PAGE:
Thursday, August 26, 2010

Raven, R.I.P.

Our extended family lost an important and beloved member this week. Raven, who had been with us since around 1997, when she already was fully grown, died overnight between Sunday and Monday. She was buried Monday under a tree in a field where she loved to roam. Raven was a good watchdog, and she was one of the two smartest dogs I've ever known.
A couple of decades ago, I heard someone ask if dogs would be in heaven. My first thought was, why would they? Having known Raven and a very few other dogs, my first thought now is, why wouldn't they? I hope Raven has been reunited with one of her former owners, following along as he rides his ATV through the fields and woods of their new home. I normally don't like other people's dogs -- they're okay, but I'm not a dog person -- but some force me to make an exception. Raven was one.

Pollution from power plants' solid waste

Before I lost my job as a newspaper writer and editor, I was about to work on a series of articles about coal ash. For a while I had wondered about the landfills and other places where solid waste from burning coal was stored. A lot of talk and effort had gone into air pollution and water pollution, including thermal pollution, but I had heard very little about the ash and sludge that was stored on or near power plant sites. I live just outside Huntington, West Virginia, and there are a number of coal-burning power plants within, say, a hundred miles of here. Some are old; some are new. Some big, some small.

I looked at power plants using Google Earth to get an idea of the size of these ash disposal fields and the sludge landfills. I had also made contact with one power company to visit one or two of these places to see what was going on.

Then came the TVA spill, and the problem became visible.

But my employer was having cash flow problems, and the owner decided he needed a second person to cover college football more than he needed someone who could look into questions such as this, so my job was eliminated.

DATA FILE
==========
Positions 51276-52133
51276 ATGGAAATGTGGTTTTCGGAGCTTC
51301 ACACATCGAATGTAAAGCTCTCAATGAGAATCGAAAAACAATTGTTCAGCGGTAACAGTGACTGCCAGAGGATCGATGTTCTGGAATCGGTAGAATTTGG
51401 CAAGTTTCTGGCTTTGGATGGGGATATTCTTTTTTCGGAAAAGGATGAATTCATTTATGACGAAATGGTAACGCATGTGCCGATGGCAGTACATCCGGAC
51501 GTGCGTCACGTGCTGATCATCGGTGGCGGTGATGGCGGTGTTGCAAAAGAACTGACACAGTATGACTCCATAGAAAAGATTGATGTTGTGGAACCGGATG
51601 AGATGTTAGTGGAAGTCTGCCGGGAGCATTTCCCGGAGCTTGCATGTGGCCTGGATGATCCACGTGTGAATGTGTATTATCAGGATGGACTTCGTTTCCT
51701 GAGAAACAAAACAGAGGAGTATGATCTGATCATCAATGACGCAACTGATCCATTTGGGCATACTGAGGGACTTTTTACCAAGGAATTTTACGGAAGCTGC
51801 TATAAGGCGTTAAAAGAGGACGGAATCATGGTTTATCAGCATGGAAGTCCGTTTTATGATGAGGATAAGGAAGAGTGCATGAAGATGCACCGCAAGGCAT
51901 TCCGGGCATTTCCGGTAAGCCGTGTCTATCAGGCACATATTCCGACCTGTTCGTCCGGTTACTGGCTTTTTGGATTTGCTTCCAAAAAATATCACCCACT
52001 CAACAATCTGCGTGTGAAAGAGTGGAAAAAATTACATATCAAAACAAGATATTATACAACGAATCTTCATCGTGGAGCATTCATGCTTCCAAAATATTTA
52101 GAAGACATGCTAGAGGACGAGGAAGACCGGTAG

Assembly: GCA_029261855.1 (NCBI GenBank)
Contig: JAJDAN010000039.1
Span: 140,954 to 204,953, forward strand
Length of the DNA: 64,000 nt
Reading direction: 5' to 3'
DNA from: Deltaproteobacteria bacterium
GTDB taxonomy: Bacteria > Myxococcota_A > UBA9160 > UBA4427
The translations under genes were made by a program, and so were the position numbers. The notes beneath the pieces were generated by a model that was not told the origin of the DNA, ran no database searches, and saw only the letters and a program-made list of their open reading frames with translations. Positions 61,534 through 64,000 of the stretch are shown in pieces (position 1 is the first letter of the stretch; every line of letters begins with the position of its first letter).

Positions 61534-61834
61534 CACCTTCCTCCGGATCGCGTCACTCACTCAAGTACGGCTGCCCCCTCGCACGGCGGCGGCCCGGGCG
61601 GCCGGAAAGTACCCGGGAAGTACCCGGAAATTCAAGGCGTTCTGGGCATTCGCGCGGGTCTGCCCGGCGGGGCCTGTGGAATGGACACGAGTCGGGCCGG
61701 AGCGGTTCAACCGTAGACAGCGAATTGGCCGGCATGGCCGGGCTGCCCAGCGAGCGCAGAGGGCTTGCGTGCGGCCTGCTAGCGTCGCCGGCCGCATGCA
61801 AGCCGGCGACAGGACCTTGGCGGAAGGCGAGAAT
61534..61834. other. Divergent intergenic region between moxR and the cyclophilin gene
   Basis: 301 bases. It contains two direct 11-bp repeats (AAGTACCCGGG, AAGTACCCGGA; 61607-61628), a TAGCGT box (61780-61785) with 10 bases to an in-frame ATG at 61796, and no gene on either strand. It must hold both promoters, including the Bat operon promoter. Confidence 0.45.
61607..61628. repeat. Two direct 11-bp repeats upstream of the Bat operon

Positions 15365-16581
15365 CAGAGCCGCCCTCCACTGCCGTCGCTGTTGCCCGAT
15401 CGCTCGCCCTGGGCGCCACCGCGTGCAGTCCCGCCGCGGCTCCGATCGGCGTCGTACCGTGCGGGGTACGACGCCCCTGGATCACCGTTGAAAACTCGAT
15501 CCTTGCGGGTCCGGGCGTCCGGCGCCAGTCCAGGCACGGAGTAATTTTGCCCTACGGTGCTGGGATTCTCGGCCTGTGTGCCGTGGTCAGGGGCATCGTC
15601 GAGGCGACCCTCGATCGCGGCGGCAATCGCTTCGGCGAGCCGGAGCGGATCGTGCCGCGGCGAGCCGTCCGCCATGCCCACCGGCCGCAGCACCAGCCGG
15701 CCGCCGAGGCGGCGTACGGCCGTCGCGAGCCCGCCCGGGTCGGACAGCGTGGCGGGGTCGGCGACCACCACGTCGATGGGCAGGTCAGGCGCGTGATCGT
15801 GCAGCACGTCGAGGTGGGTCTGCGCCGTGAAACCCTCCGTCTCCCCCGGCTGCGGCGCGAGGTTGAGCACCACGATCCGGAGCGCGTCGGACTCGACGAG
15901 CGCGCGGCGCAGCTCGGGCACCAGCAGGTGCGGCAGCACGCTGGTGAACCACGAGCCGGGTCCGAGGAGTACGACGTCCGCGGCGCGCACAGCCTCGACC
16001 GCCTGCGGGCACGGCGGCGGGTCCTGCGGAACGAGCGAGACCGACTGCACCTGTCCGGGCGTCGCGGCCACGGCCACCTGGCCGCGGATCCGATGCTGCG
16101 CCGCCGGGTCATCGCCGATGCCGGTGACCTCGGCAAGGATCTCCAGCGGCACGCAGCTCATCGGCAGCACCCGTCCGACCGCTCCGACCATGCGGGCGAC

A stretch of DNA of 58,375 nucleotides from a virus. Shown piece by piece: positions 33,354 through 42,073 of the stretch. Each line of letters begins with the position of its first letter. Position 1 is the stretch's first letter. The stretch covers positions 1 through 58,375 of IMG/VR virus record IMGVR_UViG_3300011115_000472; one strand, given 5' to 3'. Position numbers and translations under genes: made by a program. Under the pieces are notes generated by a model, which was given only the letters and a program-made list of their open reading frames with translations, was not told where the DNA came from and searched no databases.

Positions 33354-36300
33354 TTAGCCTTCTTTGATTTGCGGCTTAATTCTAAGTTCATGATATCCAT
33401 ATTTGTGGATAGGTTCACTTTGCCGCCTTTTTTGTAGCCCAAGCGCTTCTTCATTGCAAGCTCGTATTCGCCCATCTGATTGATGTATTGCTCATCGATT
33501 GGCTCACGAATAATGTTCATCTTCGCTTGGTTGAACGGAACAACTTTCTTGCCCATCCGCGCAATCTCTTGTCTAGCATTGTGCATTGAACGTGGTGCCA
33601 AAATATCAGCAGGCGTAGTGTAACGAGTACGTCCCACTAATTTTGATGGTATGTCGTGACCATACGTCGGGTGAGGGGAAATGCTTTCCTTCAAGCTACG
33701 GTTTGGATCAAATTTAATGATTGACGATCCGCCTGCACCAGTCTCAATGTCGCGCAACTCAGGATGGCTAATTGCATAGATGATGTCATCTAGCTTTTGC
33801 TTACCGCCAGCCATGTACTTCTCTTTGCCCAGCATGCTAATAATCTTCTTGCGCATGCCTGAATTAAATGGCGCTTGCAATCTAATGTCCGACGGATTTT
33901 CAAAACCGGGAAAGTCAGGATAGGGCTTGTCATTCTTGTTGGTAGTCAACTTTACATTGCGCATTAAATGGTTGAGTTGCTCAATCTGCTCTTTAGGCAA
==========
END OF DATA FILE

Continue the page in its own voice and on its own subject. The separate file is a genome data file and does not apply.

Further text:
But I've still wondered about it.

Today this news release hit the Internet:

WASHINGTON, D.C.//August 26, 2010//Days before the US Environmental Protection Agency (USEPA) kicks off a series of regional hearings across the United States on whether and how to regulate toxic coal ash waste from coal-fired pow er plants, a major new study identifies 39 additional coal-ash dump sites in 21 states that are contaminating drinking water or surface water with arsenic and other heavy metals.  The report by the Environmental Integrity Project (EIP), Earthjustice and the Sierra Club documents the fact that state governments are not adequately monitoring the coal combustion waste (CCW) disposal sites and that the USEPA needs to enact strong new regulations to protect the public.   

Among the sites on the list were the Cardinal and Gavin plants along the Ohio River in Ohio.

Now, I admit I don't know much about all the groups that released this report. And I'm nowhere near qualified to delve into the entire report and give an educated opinion today or tonight. But sooner or later, it would seem the question of what happens to these ash piles and such is addressed. Or perhaps not. They're so big, and any damage -- repeat, any damage, if any -- that has happened may be irreversible. That's a question for experts to answer, and one that will take some serious research on the part of someone like me while the experts on all sides of this issue prepare for the coming debate.

W.P. Snyder Jr. going home soon

It looks like the sternwheel towboat W.P. Snyder Jr. will leave its repair dock at South Point, Ohio, on Sept. 16 and arrive at its home dock at Marietta, Ohio, the next day, according to an article in The Marietta Times .